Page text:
A gallery of Chobe’s feathers

A gallery of Chobe’s feathers



In this post I have chosen to let the images talk for themselves rather than tell stories. This post is a gallery and hope fully the images are enough. This gallery shows you the wonderful variety of birdlife you can see along the Chobe river.

As I have mentioned in earlier posts on this trip, we did not see big flocks of birds but we saw a wide variety of Chobe’s avian residents. This is a small selection of what you can see in April along the Chobe river.

At any time of the year this is a paradise for birders and wildlife photographers alike. In this post I have shown birds not already presented in previous posts from this trip, so it excludes raptors and Jacanas.

“The beautiful vagabonds, endowed with every grace, masters of all climes, and knowing no bounds – how many human aspirations are realized in their free, holiday-lives, and how many suggestions to the poet in their flight and song!”

~John Burroughs

A pair of Pygmy Geese, male on the left and female on the right. The female usually flies first, so be ready!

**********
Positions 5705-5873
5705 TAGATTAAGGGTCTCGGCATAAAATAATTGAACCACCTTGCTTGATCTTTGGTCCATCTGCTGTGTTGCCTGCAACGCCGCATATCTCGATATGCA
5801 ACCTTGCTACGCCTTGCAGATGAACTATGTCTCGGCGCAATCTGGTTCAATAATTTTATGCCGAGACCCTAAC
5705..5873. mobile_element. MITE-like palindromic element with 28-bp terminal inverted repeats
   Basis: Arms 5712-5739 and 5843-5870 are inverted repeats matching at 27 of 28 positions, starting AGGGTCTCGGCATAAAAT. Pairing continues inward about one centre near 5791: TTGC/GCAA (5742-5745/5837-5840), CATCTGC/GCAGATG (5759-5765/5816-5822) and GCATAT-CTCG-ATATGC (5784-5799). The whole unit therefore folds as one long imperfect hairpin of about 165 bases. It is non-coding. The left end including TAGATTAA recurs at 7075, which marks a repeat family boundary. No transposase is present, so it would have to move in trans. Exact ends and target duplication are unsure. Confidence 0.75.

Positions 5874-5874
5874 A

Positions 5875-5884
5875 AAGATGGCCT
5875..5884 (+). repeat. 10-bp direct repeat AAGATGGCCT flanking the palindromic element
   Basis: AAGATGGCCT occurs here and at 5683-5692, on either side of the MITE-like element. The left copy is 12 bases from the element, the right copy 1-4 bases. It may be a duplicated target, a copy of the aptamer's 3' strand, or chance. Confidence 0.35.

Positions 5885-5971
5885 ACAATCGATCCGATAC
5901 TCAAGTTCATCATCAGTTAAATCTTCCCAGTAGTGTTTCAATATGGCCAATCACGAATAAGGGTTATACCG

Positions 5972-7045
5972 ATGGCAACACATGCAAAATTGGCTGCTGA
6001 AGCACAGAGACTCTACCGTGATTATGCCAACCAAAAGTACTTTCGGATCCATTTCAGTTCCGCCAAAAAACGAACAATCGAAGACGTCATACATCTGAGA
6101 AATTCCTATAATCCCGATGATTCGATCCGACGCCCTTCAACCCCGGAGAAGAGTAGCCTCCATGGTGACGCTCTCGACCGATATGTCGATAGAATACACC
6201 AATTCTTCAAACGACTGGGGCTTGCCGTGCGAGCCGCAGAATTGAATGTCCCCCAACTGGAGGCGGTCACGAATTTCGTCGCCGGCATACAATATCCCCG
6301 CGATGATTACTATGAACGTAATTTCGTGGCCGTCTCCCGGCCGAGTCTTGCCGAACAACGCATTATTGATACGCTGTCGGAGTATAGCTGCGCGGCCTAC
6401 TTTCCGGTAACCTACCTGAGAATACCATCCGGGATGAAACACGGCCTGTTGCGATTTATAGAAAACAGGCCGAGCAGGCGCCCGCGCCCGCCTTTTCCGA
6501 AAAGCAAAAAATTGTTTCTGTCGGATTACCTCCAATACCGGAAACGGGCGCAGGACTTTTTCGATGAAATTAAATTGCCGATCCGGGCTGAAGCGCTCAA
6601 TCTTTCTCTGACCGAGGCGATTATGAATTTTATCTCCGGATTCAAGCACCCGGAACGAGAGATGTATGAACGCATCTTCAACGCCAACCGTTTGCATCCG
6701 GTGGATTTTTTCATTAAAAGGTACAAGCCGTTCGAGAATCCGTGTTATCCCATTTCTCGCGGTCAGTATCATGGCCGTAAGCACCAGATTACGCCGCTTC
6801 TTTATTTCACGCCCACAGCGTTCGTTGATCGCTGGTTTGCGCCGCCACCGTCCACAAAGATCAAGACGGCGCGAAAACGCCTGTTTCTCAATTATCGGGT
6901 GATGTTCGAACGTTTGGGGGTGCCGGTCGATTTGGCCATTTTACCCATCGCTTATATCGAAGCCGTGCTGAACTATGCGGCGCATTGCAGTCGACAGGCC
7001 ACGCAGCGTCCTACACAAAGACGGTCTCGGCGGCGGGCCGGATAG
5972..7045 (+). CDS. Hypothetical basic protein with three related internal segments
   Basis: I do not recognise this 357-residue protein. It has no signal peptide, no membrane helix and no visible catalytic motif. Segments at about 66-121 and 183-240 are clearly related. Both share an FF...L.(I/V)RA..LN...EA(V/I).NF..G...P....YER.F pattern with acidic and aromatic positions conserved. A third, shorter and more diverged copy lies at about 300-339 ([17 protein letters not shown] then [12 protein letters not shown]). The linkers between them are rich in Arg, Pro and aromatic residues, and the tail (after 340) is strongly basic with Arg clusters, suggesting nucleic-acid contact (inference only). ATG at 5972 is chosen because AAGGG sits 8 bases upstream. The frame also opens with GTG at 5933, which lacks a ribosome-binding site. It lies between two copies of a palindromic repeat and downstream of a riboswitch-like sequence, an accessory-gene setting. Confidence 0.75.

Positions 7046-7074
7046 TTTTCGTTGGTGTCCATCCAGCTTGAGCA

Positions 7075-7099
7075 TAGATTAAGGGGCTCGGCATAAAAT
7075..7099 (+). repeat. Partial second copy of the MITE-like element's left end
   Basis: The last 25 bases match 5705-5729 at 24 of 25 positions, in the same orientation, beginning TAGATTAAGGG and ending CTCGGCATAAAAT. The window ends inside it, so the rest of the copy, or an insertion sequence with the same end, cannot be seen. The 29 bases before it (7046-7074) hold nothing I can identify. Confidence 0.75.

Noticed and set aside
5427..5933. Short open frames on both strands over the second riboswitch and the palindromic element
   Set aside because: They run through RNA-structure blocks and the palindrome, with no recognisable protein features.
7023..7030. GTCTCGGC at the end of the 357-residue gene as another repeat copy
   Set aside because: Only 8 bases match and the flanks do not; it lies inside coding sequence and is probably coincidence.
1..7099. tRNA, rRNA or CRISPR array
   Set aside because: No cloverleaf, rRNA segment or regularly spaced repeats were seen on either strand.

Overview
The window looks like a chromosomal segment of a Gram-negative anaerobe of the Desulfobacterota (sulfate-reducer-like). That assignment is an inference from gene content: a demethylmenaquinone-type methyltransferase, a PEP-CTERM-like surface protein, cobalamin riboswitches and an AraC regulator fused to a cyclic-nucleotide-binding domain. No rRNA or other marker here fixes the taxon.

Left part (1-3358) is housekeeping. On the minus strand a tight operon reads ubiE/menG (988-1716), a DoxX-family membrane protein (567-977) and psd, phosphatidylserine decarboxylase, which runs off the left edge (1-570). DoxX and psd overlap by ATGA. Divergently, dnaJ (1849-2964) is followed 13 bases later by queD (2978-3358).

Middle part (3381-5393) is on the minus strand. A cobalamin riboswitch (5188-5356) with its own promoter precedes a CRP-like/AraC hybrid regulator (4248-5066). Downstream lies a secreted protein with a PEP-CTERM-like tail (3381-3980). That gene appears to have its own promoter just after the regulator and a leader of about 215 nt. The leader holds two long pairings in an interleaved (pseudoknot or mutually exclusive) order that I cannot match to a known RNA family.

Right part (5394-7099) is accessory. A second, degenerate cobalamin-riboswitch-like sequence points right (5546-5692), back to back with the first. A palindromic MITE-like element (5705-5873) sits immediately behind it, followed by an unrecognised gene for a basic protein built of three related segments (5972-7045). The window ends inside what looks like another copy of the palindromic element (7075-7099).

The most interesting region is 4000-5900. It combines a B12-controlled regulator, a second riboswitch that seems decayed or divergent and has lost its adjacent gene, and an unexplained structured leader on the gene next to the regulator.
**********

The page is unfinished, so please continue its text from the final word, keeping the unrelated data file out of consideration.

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A male Pygmy Goose, he is quite vocal when agitated.

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“For me, the camera is a sketch book, an instrument of intuition and spontaneity.”

~Henri Bartier-Bresson

A male Pygmy Goose takes off like a “pocket rocket”.

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A Squacco Heron in hunting mode.

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“Taking pictures is like savouring life intensely, every hundredth of a second.”

~Marc Riboud

A Squacco Heron standing dead still waiting for prey to come within striking distance.

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A Darter, also called the snake bird, because of its long supple neck.

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“A photograph is usually looked at – seldom looked into.”

~ Ansel Adams

This snake birdwas drying its wings in the warm, late afternoon sun.

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All over preening flexibility, with style.